*******UP AAR: Transfer of Lucknow Airport to Adani, transfer of going concern, does not attract GST – The Hindu BusinessLine

Clipped from: https://www.thehindubusinessline.com/economy/up-aar-transfer-of-lucknow-airport-to-adani-transfer-of-going-concern-does-not-attract-gst/article65643711.ece

Gujarat AAR ruled on a similar line for Ahmedabad Airport too

Transfer of business from Lucknow Airport by Airport Authority of India (AAI) to Adani Enterprises will not attract Goods and Service Tax (GST), Uttar Pradesh’s Authority for Advance Ruling (UPAAR) has said.

This is the second ruling in the matter of airport transfer. Earlier, Gujarat AAR (GAAR) gave a similar ruling in the matter of the transfer of business of Ahmedabad airport to Adani Enterprises. Experts say though the AAR ruling is applicable only to the applicant and the jurisdictional tax officer, it can be relied upon in similar matters. This means such rulings can help entities going for a transfer of going concern.

AAI moved to AAT to seek an advance ruling on a set of queries, including whether the supply of transfer of business to Adani Lucknow International Airport Limited be treated as a “Transfer of Going Concern” and whether such supply is covered under the exemption notification. After going through all the facts and arguments, AAR replied in the affirmative to both the questions. AAR also said that concession fees paid by Adani Lucknow International Airport AAI will not be treated as consideration for the transfer of business. Hence, GST will not be applicable on monthly or annual concession fees charged by AAI.

In response to a query about whether GST is leviable on the invoice raised by AAI for reimbursement of the salary/staff cost of Adani Lucknow International Airport, AAR said it will attract GST at the rate of 18 per cent.

Ankur Gupta, Practice Leader (Indirect Tax) at SW India, says the UPAAR ruling captures and discusses points on the distinction between transfer and sale, goods and services, and what would constitute “transfer as going concerned.” The key parameters considered for the test of going concern are whether the transferred business would continue for the foreseeable future as was done prior to the transfer and whether the assets and liabilities would be sufficient to run the business independently.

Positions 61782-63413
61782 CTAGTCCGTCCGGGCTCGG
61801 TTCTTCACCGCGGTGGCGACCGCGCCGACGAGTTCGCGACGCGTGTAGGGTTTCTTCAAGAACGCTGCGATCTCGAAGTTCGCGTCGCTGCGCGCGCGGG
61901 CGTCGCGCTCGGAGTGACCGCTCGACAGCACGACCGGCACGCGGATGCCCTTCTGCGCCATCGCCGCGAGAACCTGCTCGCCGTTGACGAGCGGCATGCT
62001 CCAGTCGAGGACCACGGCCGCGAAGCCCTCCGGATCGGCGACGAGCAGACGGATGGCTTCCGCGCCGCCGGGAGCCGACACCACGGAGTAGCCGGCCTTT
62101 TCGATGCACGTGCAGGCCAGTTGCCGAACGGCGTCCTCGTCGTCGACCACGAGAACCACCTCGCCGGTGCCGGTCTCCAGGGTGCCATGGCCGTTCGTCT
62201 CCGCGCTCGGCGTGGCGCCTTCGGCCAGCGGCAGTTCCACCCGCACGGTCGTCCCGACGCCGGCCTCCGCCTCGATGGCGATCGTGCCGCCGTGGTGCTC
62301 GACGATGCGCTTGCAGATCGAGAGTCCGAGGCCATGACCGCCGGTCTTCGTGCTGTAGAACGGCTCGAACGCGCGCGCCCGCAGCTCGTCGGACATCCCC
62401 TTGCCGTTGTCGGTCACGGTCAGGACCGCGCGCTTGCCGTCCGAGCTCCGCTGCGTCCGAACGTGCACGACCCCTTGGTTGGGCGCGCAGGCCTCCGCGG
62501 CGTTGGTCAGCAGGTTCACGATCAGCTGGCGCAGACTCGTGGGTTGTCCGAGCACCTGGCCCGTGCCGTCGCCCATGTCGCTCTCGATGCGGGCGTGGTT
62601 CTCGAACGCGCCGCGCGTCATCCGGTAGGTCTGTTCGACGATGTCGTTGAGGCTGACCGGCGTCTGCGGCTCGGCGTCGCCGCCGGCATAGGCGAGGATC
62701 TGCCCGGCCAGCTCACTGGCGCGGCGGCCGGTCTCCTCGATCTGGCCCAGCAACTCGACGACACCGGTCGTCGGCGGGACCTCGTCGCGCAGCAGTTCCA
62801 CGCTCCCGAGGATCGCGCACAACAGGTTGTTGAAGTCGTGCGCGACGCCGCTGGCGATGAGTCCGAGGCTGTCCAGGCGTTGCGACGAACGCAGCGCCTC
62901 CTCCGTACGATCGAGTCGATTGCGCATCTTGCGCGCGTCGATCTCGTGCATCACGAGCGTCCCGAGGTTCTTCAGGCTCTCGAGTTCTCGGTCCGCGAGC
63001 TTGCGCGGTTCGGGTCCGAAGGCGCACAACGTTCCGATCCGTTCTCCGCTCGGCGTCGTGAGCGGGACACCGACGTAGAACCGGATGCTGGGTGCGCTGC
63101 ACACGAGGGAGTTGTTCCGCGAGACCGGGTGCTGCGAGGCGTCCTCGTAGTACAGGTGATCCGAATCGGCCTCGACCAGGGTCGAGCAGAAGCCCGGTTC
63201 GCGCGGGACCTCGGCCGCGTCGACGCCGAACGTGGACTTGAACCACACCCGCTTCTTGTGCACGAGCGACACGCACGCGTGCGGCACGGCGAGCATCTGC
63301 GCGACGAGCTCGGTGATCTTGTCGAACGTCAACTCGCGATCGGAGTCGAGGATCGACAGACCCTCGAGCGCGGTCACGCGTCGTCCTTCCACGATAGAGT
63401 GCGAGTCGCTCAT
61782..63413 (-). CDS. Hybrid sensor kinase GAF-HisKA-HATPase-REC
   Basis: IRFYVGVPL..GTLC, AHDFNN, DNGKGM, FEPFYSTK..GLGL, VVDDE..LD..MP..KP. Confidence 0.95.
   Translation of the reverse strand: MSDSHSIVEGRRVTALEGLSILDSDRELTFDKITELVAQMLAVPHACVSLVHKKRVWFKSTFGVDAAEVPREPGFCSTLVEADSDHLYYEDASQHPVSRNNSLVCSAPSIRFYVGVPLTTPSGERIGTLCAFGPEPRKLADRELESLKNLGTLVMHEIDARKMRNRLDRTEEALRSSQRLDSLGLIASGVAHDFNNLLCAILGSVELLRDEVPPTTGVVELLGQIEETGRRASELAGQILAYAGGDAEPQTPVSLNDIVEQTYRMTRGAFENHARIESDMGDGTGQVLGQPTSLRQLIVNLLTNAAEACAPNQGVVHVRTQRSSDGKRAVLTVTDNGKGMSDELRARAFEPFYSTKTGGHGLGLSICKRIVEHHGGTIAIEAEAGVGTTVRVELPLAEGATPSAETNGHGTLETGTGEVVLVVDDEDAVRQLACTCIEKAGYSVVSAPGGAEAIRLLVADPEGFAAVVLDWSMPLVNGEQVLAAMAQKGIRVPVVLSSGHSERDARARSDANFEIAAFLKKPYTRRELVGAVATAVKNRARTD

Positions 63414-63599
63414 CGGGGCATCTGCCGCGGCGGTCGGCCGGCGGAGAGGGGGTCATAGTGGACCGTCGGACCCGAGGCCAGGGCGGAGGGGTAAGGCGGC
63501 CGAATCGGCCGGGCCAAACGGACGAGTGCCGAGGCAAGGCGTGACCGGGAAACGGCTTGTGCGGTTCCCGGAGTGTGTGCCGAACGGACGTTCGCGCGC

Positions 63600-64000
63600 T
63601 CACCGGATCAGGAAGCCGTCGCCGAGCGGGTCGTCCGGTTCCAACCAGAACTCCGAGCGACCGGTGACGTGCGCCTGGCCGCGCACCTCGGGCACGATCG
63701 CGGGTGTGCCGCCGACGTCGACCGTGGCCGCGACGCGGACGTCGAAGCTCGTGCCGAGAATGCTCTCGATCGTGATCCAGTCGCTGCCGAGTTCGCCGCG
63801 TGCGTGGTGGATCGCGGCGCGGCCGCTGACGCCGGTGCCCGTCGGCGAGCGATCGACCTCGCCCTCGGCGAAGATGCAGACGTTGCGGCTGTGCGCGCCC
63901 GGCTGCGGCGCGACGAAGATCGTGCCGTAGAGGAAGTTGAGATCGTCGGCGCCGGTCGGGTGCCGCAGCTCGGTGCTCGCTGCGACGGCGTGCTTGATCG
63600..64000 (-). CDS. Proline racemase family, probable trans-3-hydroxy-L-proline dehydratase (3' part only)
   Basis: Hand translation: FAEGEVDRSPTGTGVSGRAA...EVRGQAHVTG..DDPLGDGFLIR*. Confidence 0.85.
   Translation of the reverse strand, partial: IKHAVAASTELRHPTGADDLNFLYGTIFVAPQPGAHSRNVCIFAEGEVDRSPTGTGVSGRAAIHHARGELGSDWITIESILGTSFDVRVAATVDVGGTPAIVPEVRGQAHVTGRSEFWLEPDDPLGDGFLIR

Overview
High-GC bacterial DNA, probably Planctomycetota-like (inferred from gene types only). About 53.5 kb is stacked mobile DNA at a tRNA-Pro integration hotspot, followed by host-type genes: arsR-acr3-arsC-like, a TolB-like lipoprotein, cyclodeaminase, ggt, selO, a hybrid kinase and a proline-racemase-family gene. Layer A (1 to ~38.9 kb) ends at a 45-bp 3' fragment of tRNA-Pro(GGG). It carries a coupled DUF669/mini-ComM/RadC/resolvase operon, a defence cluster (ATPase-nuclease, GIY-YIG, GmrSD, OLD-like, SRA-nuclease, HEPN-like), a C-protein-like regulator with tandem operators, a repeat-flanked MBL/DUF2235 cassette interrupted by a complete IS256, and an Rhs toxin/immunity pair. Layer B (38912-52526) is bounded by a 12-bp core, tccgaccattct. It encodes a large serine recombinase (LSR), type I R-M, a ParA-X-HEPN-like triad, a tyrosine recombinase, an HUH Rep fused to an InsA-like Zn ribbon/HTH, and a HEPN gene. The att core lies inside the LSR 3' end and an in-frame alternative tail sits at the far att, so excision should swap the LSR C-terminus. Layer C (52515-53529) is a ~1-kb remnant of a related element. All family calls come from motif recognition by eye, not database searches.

The ruling also discusses the taxability of emoluments, which is very common in this type of business transfer. The AAR has ruled that emoluments paid to employees who are not getting transferred and continue to be on the payroll of the transferor would be a supply of manpower and hence a taxable activity under GST. “While AARs are not binding on other taxpayers, they do hold persuasive value. Therefore, reference can be drawn on the indicators covered in the ruling to structure slump sale transactions and optimise tax impact on such transactions,” Gupta said.

AAI has leased out eight of its airports, namely, Delhi, Mumbai, Lucknow, Ahmedabad, Mangaluru, Jaipur, Guwahati, and Thiruvananthapuram, through public-private partnerships (PPP) for operation, management, and development on a long-term lease basis. Out of these, Delhi and Mumbai airports were handed over in 2006. Three airports, viz. Ahmedabad, Lucknow, and Mangaluru, were handed over in October-November, 2020 and the remaining three airports, viz. Jaipur, Guwahati, and Thiruvananthapuram, were given in October, 2021.

The criteria for the selection of private partners for Delhi and Mumbai airports was revenue share, whereas the selection criteria for six airports, viz., Lucknow, Ahmedabad, Mangaluru, Jaipur, Guwahati, and Thiruvananthapuram, was Per Passenger Fee (PPF) payable to AAI.

Published on July 15, 2022

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